11.04.2012 - 14.04.2012 30 °C
Travelling to South Africa from New Zealand was one of the journeys I was least looking forward to, given we were going to be spending 18hrs airborne, on two flights. Lee must have just had a guilty look about him as he was scanned thoroughly in Auckland and Sydney! Once we had boarded our second flight, we were taxi’ing to the runway, only to be told by the Pilot that we had not been given clearance to leave due to a security breach by one of the passengers on our flight, just what we wanted to hear! Once security were satisfied after trawling through CCTV footage, our flight was given the go ahead to depart. After our plane rattling and shaking like it was about to fall to bits during take-off (even alarming Lee who is the most confident flyer I know), we then found out that our in-flight entertainment systems were not working, it was looking like it was going to be a long 14hr flight ahead! After me managing to throw my pen at the sleeping man across the aisle from me, and waking him up, we ended up moving seat for most of the flight so we could watch some films. An hour or so before we were due to land, a lady decided it would be a good idea to fall over and knock herself out, it was an eventful flight to say the least! On arrival in Johannesburg, our organised collection person decided it would be a good idea to wait in the ‘Departures’ section, clearly that made a whole lot of sense as we were in the ‘Arrivals’ section… kinda where you’d expect incoming flights to be, is it not!? After about half an hour of faffing about and borrowing a very kind mans phone, and Lee running over my foot with our trolley stacked with about 50kgs of backpacks, we found our idiot of a pick-up person. The drive to our hostel was a bit hairy, we were both feeling a little nervous due to the reputation of Jo’burg. Our hostel was like fort Knox, with two security gates and perimeter fences to go through. We’d missed the start of our pre-tour meeting, and so had to join late. Once we’d checked in, we were looking forward to a nice meal and bed after being up for over 24hrs. That’s when the receptionist informed us they had run out of food. So, that mixed with the fact that we had no South African currency, or a will to leave our compound meant that we were left tired, hungry and a bit grumpy to say the least. We headed down to the bar, and managed to get ourselves a packet of crisps each, a bar of chocolate between us and two beers, and pay the very kind barman in USD. We thought we would have a game of pool, but had no money for the table So, after spraying most of our wardrobe of clothing with pesticides to stop the malaria infested mossies we are expecting to meet soon, we went to bed.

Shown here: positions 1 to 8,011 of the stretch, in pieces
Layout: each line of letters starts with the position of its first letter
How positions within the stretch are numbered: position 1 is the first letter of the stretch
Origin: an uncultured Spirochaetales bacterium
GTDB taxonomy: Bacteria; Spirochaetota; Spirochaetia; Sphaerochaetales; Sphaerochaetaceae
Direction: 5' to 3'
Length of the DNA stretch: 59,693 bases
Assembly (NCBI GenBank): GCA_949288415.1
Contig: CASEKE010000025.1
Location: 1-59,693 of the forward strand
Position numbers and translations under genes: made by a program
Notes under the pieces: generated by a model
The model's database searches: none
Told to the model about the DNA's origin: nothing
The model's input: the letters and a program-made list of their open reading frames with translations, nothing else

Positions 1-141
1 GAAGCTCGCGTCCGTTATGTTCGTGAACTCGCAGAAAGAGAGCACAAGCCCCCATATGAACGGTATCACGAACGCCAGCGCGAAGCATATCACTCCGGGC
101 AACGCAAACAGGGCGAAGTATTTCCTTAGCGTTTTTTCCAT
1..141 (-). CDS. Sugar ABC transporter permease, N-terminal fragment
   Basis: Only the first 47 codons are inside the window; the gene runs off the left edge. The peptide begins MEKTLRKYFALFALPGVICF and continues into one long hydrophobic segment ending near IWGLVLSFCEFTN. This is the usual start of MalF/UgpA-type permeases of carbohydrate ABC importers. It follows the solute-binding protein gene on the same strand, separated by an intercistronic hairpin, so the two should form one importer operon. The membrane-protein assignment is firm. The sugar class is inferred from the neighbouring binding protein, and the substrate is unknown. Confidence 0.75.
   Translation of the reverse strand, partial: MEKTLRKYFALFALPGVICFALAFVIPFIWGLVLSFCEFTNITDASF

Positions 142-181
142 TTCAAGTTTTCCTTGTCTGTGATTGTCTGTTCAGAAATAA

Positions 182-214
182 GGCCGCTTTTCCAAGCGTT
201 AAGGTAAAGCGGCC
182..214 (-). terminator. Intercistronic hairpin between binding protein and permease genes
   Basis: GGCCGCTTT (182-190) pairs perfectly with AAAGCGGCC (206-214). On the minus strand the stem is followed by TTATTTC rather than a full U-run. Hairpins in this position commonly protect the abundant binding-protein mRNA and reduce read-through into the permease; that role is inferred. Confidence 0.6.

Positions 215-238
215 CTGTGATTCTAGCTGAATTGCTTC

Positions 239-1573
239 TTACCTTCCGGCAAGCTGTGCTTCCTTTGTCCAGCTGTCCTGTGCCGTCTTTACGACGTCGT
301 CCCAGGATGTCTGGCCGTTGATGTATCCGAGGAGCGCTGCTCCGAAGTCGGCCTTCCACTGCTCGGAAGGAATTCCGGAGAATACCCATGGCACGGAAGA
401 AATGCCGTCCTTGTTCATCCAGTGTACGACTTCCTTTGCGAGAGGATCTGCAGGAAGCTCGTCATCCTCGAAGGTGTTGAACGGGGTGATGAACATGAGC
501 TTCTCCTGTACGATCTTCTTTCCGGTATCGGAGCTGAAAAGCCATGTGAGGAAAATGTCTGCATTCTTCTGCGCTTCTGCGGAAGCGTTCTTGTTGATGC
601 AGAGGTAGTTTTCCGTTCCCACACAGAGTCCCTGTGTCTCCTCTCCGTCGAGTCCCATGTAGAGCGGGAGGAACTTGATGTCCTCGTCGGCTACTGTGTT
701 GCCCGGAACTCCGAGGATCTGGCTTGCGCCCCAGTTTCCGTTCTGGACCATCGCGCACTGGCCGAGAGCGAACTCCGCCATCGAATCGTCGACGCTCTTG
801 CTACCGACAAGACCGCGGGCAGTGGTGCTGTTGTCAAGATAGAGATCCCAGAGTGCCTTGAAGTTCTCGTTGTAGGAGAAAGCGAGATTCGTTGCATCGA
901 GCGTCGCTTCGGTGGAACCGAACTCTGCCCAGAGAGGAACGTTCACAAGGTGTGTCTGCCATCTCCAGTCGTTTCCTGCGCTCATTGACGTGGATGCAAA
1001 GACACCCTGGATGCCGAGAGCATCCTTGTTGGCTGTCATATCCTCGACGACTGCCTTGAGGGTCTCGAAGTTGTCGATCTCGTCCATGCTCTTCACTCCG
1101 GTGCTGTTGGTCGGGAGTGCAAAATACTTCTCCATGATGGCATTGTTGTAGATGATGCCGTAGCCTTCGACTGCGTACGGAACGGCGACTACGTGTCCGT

After a pretty crap nights sleep, we got up around 5.30am to prepare for our early tour start. On the bus we got and had the chance to see some of Jo’burg in the light. Once we’d seen fence, after perimeter fence, after electric fence, after cctv security sytems… we’d seen enough! Lee was shocked at the extent of the security required there, I wasn’t at all surprised being Mrs Pessimistic
We made it to our campsite for the next couple of nights and set up camp. Lee managed to pick us the dodgy tent… the poles were the wrong ones, then we didn’t have a rain cover, then our zip didn’t want to work! Our guides then helped us put the rubbish one down again and get a new one, with poles that fit, and a rain cover, and working zips – we were good to go We had a nice group dinner, not very South African though… Spaghetti Bolognese, followed by a cultural show by some locals which was great fun. We even got dragged up to dance, they did completely show us up though, their rhythm was certainly better than ours! The sign in the toilets was a little alarming, it said to beware of live snakes!
The following morning, after our alarm blaring at 4:30am (!!) we headed out for our first game drive in Kruger National Park. We managed to see so many animals… zebras, buffalo, wart hog, wild hog, giraffe, impala, hippo, white rhino, crocodile, kudu, turtle, terrapin, wildebeest, baboon, monkey, two cheetah’s casually walking down the road, leopard, and all sorts of beautiful birds including vultures and other birds of prey. The impalas we saw were fighting for females, literally locking horns, it was great to see! We also saw a really big group of Elephants who decided to cross the road in front of us. As they had young with them, one of the elephants became a little angry with us and just stopped in the middle of the road and stared at us head on! Our guide told us to keep very quiet. I must say it exceeded all our expectations, the animals were amazing and there were just so many more than we imagined there would be! The only animals we didn’t see from the ‘Big 5’ were the Black Rhino and Lions… but we decided this was a good thing as we didn’t want to be spoilt so early on in our Africa tour!
That evening, our chores began… Lee on cooking duty and me on cleaning duty. Lee ended up chopping up a cabbage which was the size of a small person, and that was about it, he got off lightly. The following day was spent mostly on the bus travelling through to Botswana. On the way we saw a beautiful gorge over looking a huge valley. The greenery really amazed us as it’s just not how you would picture Africa in a sense. We also saw loads of wild pigs, donkeys, cows and goats happily grazing along the side of the roads. We were looking forward to seeing what Botswana had in store for us